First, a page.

McCain's Small Victory

A mostly political Weblog.
Sept. 29 2008 4:52 AM

McCain's Small Victory

We want game-changing! We didn't get it.

(Continued from Page 35)

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Tuesday, August 26, 2008

Am I crazy to think this independent anti-Obama ad (on the William Ayers issue) is really, really effective--just shy of devastating--while Obama's fight-back response ad  is only an 80% answer (ignoring the question of why Obama associated with the perpetrator of these "crimes"). ... That's the problem with the constant grassroots demands for aggressive Dem pushback. 1) The pushback is apt to be produced by partisans who think GOP "Swift Boat" attacks are sleazier than the voters think they are; and 2) partly as a consequence of (1), the pushback is apt to leave pregnant gaps; and 3) making a big deal of a GOP attack makes it a big deal. ... Is an 80% response under these circumstances better than no response? I'm not sure. ... But at least you'd think Obama wouldn't start the publicity-generating pushback until he'd defined himself in his big speech. Unless so many Ohioans had already seen the ads, and they were so damaging, that Obama had no choice. ... [via The Corner6:40 P.M. link

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Most Audacious Claim of the Night:

Joe Biden, who's never forgotten where he came from ...

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Wales, right? 12:51 A.M.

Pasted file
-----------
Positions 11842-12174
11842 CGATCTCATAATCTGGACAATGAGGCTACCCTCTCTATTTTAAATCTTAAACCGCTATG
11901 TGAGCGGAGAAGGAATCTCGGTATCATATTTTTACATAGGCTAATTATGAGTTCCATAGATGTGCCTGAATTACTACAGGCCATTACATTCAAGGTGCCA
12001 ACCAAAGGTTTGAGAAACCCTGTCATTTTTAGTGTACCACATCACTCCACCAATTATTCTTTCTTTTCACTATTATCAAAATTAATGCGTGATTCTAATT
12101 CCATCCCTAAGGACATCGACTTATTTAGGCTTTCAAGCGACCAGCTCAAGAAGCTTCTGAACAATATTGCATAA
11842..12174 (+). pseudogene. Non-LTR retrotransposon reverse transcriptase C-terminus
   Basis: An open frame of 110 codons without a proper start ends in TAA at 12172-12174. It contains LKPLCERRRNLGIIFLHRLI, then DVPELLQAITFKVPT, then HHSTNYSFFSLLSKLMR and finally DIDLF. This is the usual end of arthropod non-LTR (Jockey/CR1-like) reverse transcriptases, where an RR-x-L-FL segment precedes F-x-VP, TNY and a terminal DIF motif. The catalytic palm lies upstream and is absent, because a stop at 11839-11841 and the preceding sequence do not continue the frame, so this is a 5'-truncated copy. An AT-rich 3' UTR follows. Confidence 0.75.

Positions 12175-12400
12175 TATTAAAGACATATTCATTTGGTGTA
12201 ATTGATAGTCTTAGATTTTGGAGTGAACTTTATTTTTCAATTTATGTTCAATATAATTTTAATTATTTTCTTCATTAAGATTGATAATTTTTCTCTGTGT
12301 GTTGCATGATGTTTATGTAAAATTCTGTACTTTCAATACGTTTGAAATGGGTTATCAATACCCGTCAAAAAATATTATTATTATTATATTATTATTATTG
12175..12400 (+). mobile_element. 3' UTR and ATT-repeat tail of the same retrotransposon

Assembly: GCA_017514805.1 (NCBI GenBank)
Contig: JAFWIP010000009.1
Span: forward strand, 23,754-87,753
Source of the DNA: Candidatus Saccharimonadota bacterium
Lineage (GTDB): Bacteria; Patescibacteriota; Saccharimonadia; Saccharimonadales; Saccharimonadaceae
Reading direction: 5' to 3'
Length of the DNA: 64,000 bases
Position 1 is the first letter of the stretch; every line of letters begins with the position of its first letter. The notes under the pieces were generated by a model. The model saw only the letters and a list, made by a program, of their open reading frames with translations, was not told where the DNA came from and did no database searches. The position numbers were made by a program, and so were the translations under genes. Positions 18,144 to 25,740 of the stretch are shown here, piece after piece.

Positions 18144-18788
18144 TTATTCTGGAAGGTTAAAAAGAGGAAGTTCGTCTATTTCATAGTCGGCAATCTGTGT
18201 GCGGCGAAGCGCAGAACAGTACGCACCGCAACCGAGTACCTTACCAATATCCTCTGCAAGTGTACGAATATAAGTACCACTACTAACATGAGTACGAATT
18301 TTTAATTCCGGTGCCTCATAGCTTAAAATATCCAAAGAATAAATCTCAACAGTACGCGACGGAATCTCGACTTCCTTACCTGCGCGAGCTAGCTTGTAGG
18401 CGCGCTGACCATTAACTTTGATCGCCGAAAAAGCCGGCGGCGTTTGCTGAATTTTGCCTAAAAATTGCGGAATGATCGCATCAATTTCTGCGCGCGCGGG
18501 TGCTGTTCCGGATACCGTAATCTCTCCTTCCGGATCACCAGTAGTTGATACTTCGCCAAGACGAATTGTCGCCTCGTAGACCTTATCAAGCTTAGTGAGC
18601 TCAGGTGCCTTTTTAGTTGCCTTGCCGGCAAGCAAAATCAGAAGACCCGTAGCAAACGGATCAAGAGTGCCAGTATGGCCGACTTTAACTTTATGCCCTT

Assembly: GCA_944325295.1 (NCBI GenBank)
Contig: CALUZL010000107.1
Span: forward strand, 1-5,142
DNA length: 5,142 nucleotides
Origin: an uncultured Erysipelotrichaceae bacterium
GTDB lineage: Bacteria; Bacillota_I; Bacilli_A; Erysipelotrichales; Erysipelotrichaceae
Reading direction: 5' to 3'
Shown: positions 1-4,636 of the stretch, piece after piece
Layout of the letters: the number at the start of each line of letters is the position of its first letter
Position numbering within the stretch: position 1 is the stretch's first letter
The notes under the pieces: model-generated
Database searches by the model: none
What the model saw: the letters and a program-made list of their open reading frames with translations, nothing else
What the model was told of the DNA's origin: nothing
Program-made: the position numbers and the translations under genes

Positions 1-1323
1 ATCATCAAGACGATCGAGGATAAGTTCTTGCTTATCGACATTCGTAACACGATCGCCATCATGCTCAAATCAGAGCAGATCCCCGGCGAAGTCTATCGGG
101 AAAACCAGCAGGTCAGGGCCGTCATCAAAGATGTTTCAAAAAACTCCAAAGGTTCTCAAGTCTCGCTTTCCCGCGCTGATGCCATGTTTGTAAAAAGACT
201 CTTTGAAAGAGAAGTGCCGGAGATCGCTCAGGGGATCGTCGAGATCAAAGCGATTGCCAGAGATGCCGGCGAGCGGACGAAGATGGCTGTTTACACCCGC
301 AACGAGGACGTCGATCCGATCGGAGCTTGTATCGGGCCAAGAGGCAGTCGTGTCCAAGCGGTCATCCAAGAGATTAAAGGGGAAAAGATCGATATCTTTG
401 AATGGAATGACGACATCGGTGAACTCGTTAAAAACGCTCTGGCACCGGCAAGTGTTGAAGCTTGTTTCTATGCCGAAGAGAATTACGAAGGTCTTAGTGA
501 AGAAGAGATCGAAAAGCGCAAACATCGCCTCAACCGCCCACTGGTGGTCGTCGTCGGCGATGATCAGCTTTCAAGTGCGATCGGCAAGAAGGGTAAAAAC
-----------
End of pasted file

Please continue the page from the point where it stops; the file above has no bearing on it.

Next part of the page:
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Sunday, August 24, 2008

T hings We Thought We'd Never See: Democrats Rally Against the Teachers' Unions! I went to the Ed Challenge for Change event  mainly to schmooze. I almost didn't stay for the panels, being in no mood for what I expected would, even among these reformers, be an hour of vague EdBlob talk about "change" and "accountability" and "resources" that would tactfully ignore the elephant in the room, namely the teachers' unions. I was so wrong. One panelist--I think it was Peter Groff, president of the Colorado State Senate, got the ball rolling by complaining that when the children's agenda meets the adult agenda, the "adult agenda wins too often." Then Cory Booker of Newark attacked teachers unions specifically--and there was applause. In a room of 500 people at the Democratic convention! "The politics are so vicious," Booker complained, remembering how he'd been told his political career would be over if he kept pushing school choice, how early on he'd gotten help from Republicans rather than from Democrats. The party would  "have to admit as Democrats we have been wrong on education." Loud applause! Mayor Adrian Fenty of D.C. joined in, describing the AFT's attempt to block the proposed pathbreaking D.C. teacher contract. Booker denounced "insane work rules," and Groff talked about doing the bidding of "those folks who are giving money [for campaigns], and you know who I'm talking about." Yes, they did!

As Jon Alter, moderating the next panel, noted, it was hard to imagine this event happening at the previous Democratic conventions. (If it had there would have been maybe 15 people in the room, not 500.) Alter called it a "landmark" future historians should note. Maybe he was right.

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